Picture three, iphone. Same deal as iMac. Data is located on a flash chip, my silicon-god, do you need display, battery or anything else working in order to rescue data? No you don't. And their statement about data rescue... i rescued mine data from iphone 2g more than a year ago, thus, ARE they the first?

      Not impressed. At all. Same marketing crap as anywhere else.
      My 2 cents.
      Umm....Yeah the Macbook Pro Harddrive is located next to the Optical Drive on the Right Side.... Where it is damaged....

      And in the iMac it is located right behind the display..... With that damage it dosent have much chance...
    1. Sasukekun77's Avatar
      Sasukekun77 -
      The surprising news to me and anyone that agrees with me... Not to be mean but MacBookPro in Haiti Now I've seen everything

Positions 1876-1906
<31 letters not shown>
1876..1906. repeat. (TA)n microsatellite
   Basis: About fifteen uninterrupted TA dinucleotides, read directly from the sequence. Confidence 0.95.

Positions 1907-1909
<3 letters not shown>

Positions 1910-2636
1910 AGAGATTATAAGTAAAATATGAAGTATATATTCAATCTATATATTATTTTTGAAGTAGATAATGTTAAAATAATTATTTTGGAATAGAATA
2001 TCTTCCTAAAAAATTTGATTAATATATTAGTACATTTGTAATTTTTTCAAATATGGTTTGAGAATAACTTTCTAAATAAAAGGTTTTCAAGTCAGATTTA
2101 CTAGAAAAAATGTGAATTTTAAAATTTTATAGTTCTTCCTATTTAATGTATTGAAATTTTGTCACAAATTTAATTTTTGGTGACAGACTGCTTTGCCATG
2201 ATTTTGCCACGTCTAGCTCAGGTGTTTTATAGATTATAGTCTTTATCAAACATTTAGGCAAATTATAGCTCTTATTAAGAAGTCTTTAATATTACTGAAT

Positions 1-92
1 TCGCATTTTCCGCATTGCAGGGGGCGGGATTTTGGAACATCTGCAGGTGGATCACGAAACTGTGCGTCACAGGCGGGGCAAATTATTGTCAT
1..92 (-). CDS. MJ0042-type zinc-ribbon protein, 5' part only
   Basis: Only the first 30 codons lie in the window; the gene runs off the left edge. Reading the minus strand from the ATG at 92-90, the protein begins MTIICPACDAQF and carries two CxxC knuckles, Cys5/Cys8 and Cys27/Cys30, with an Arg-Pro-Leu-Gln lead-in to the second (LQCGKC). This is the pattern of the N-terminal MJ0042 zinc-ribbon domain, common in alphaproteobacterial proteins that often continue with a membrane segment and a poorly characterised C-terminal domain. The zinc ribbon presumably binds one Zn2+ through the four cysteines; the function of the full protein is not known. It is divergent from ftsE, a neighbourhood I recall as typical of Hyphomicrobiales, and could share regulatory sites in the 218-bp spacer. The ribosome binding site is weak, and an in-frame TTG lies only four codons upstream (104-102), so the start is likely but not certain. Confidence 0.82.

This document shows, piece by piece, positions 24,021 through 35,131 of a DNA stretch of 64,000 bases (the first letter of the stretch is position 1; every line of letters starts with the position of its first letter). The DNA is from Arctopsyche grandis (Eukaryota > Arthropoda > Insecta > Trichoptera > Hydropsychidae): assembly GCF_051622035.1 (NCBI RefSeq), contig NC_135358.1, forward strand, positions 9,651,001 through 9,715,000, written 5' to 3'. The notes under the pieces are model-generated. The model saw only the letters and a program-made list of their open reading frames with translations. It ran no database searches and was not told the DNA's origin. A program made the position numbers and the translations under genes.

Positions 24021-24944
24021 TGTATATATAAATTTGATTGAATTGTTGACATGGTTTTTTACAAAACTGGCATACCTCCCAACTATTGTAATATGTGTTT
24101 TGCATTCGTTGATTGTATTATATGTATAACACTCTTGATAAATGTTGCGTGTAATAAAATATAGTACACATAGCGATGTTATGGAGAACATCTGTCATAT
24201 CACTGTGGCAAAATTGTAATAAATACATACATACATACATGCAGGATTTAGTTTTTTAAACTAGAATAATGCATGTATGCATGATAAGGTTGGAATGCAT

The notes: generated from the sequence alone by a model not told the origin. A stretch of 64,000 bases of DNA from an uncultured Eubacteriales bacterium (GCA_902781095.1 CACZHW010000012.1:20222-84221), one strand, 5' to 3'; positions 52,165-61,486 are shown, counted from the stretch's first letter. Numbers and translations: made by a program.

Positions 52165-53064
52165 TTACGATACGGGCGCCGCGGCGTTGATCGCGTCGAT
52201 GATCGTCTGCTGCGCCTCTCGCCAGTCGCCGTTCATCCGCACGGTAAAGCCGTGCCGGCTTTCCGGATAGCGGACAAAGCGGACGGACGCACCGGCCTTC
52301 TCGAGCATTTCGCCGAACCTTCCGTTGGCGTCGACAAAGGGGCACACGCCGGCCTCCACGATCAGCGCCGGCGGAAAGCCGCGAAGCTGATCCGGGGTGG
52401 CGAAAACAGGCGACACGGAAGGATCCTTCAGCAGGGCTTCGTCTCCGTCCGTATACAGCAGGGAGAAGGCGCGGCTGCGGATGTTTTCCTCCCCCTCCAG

Sent from my iPod touch using ModMyi
    1. alexevo's Avatar
      alexevo -
      Quote Originally Posted by Sasukekun77 View Post
      The surprising news to me and anyone that agrees with me... Not to be mean but MacBookPro in Haiti Now I've seen everything
      Haha. I didn't want to sound insensitive but I was thinking the same thing. Only conclusion I could come to was that it probably belonged to a journalist or someone like that doing work in Haiti at the time.
    1. EskimoRuler's Avatar
      EskimoRuler -
      Quote Originally Posted by Sasukekun77 View Post
      The surprising news to me and anyone that agrees with me... Not to be mean but MacBookPro in Haiti Now I've seen everything


      Sent from my iPod touch using ModMyi
      most likely not from one of the local people

      but they show a good display and make it seem really cool but like other are saying, how damaged are these hard drives from these computers
    1. bipsa's Avatar
      bipsa -
      I used mac data recovery to recover inaccessible, Unmountable files when the DMG file backup I created with DD failed to mount for access. It helps recover lost and inaccessible data in all cases of corruption, loss, deletion, and inaccessibility and drive formatting ensuring efficient and complete recovery of files.